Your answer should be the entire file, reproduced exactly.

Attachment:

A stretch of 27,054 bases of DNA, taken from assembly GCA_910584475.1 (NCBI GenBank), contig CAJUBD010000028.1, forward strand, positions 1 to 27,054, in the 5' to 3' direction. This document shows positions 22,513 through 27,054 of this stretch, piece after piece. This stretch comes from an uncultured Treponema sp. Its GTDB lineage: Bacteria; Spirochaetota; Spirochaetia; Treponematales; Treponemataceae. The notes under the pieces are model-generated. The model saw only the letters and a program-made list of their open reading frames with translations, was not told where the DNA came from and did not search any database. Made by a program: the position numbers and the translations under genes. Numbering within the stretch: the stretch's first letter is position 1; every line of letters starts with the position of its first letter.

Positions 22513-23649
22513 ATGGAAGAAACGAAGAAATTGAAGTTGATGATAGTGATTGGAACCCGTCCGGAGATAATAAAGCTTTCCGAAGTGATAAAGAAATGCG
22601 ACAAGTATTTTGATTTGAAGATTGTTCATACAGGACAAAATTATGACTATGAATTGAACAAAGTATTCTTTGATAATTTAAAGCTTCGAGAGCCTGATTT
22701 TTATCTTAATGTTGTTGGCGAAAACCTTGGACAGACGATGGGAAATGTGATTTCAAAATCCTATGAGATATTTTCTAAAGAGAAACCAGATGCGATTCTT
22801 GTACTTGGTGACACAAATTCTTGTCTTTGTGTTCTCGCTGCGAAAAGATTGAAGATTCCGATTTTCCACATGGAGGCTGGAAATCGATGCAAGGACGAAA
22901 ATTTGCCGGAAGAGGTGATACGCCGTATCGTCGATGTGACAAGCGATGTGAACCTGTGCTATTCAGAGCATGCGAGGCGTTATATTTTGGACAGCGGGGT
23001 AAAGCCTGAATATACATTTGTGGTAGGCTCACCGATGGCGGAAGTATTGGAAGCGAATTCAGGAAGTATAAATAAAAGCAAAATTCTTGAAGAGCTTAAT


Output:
A stretch of 27,054 bases of DNA, taken from assembly GCA_910584475.1 (NCBI GenBank), contig CAJUBD010000028.1, forward strand, positions 1 to 27,054, in the 5' to 3' direction. This document shows positions 22,513 through 27,054 of this stretch, piece after piece. This stretch comes from an uncultured Treponema sp. Its GTDB lineage: Bacteria; Spirochaetota; Spirochaetia; Treponematales; Treponemataceae. The notes under the pieces are model-generated. The model saw only the letters and a program-made list of their open reading frames with translations, was not told where the DNA came from and did not search any database. Made by a program: the position numbers and the translations under genes. Numbering within the stretch: the stretch's first letter is position 1; every line of letters starts with the position of its first letter.

Positions 22513-23649
22513 ATGGAAGAAACGAAGAAATTGAAGTTGATGATAGTGATTGGAACCCGTCCGGAGATAATAAAGCTTTCCGAAGTGATAAAGAAATGCG
22601 ACAAGTATTTTGATTTGAAGATTGTTCATACAGGACAAAATTATGACTATGAATTGAACAAAGTATTCTTTGATAATTTAAAGCTTCGAGAGCCTGATTT
22701 TTATCTTAATGTTGTTGGCGAAAACCTTGGACAGACGATGGGAAATGTGATTTCAAAATCCTATGAGATATTTTCTAAAGAGAAACCAGATGCGATTCTT
22801 GTACTTGGTGACACAAATTCTTGTCTTTGTGTTCTCGCTGCGAAAAGATTGAAGATTCCGATTTTCCACATGGAGGCTGGAAATCGATGCAAGGACGAAA
22901 ATTTGCCGGAAGAGGTGATACGCCGTATCGTCGATGTGACAAGCGATGTGAACCTGTGCTATTCAGAGCATGCGAGGCGTTATATTTTGGACAGCGGGGT
23001 AAAGCCTGAATATACATTTGTGGTAGGCTCACCGATGGCGGAAGTATTGGAAGCGAATTCAGGAAGTATAAATAAAAGCAAAATTCTTGAAGAGCTTAAT